A lot went on last weekend.
A lot of driving. A lot of eating. A lot of people. A celebration of a lot of years.
The Crabby family went "Up North" this last weekend. (Author's Note: Up North is a euphemism especially popular in states like Minnesota and Michigan. It refers to a watery-woodsy area at least 3 hours drive away that is plagued by mosquitoes, lousy TV reception and no wi-fi.). We were there to celebrate SSSal's father's 84th birthday, that's a lot of years.
Twelve members of the family came in for the event. Unless the name of your home includes the word "-Dome", 14 people and 2 dogs is a lot under one roof. But, thanks to the weather gods, we had a beautiful lakeside Saturday. There was swimming, boat rides and even a few sea plane trips. Better yet, with all the great outdoors to work with there was plenty of room to keep from getting on each others nerves.
Crabby cooked of course, but not for the birthday party itself. JeanneBean asked for some rotisserie chickens to feed the hordes on Friday night. So Wednesday and Thursday became cooking days at Crabby Central. I prepped and grilled 4 chickens. That's right, roughly 18 pounds of pullets, Rhode Island Reds and Frank Perdues. Normally if I'm roasting that much poultry I'm wearing a Pilgrim hat and walking around with a blunderbuss, but not this time.
Everyone seemed to love the birds, so I decided to publish the rub mix I used. Now I've tried to downsize the proportions to work with 1 chicken but I may be a little off. Anyway, it's a good start, so let's all enjoy...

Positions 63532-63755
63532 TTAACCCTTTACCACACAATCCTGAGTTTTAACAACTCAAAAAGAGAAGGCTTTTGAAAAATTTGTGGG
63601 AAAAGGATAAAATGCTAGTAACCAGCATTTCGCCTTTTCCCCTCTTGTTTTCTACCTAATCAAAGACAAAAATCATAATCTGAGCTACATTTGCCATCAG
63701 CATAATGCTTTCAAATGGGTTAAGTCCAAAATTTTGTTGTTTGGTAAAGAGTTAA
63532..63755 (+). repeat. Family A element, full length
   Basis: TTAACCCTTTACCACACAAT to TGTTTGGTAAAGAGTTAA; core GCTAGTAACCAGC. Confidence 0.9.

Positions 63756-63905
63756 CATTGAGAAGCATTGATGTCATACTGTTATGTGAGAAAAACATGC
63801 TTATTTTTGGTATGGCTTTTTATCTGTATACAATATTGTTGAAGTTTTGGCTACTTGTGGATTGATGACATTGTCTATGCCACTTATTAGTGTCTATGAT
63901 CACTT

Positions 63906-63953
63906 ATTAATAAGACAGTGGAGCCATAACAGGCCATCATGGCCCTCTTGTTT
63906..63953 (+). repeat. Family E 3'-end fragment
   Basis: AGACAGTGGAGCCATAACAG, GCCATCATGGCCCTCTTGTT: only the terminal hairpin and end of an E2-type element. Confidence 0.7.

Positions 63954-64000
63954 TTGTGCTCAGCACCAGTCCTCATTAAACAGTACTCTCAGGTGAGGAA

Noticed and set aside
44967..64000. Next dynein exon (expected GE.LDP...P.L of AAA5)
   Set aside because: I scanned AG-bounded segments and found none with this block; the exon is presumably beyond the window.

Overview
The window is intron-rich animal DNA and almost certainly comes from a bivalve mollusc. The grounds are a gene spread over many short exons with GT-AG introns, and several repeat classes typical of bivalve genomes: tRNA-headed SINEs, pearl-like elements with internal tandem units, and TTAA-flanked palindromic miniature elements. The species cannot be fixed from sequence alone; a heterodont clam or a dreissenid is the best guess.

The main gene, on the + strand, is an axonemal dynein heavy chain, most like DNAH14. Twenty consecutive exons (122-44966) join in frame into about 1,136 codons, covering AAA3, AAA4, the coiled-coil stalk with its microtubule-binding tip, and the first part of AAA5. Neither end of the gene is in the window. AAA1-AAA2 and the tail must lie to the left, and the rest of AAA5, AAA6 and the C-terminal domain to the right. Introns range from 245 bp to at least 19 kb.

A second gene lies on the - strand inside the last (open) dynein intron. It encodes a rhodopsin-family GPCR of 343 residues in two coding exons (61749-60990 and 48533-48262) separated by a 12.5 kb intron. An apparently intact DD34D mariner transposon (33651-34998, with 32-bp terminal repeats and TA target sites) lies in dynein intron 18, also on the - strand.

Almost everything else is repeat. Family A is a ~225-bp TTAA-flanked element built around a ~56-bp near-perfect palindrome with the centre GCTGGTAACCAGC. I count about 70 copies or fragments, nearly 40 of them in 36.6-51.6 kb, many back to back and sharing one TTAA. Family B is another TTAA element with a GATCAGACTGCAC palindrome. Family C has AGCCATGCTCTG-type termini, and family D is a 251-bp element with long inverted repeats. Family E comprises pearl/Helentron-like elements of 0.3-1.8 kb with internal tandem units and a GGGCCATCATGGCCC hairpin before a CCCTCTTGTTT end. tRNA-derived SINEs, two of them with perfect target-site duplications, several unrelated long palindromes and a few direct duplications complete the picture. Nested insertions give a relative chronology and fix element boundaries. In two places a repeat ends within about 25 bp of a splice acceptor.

Crabby's Rotisserie Chicken
1 Roasting Chicken (about 4 pounds)
1 TBSP kosher salt
2 teaspoons black pepper
1 TBSP dark brown sugar
2 teaspoons chili powder
1 teaspoon paprika
1 TBSP herbs de provence
Rind of 1 lemon, grated
Juice of 1 lemon, (save the flesh)
1 TBSP cooking oil
In a large bowl combine the salt, pepper, brown sugar, chili powder, paprika and Herbs de Provence. Mix the dry ingredients well.
Add the lemon juice and oil to the dry ingredients and mix to form a paste.
Loosen the breast skin of the chicken and insert a small amount of the paste. Take the remaining paste and massage into the chicken. This is a messy process, so you may want to do it in your kitchen sink.
Insert the lemon pieces into the chicken cavity and place the bird into a large zipper top bag.
Remove the chicken 30 minutes prior to the start of grilling.
Preheat your rotisserie burner on high, and place a drip pan beneath where the bird will be spinning.
Truss the chicken using kitchen twine and then insert the spit rod through the bird, using the rotisserie forks to firmly secure the chicken.
Roast the bird until done; depending on the size total roasting time will vary from 1 hour 15 minutes to 2 hours.
When done (thigh temperature of 180 degrees), transfer the chicken to a cutting board and allow it to rest at least 15 minutes before carving.
Carve and serve.
OK crablings, this is a slow meal, but you can prepare multiple chickens to feed a big crowd or to have plenty of leftovers. Also the drippings trapped in the pan can be used as part of the thickener for a quick gravy.
I'm out for now, until next time remember, you can do it, you can cook.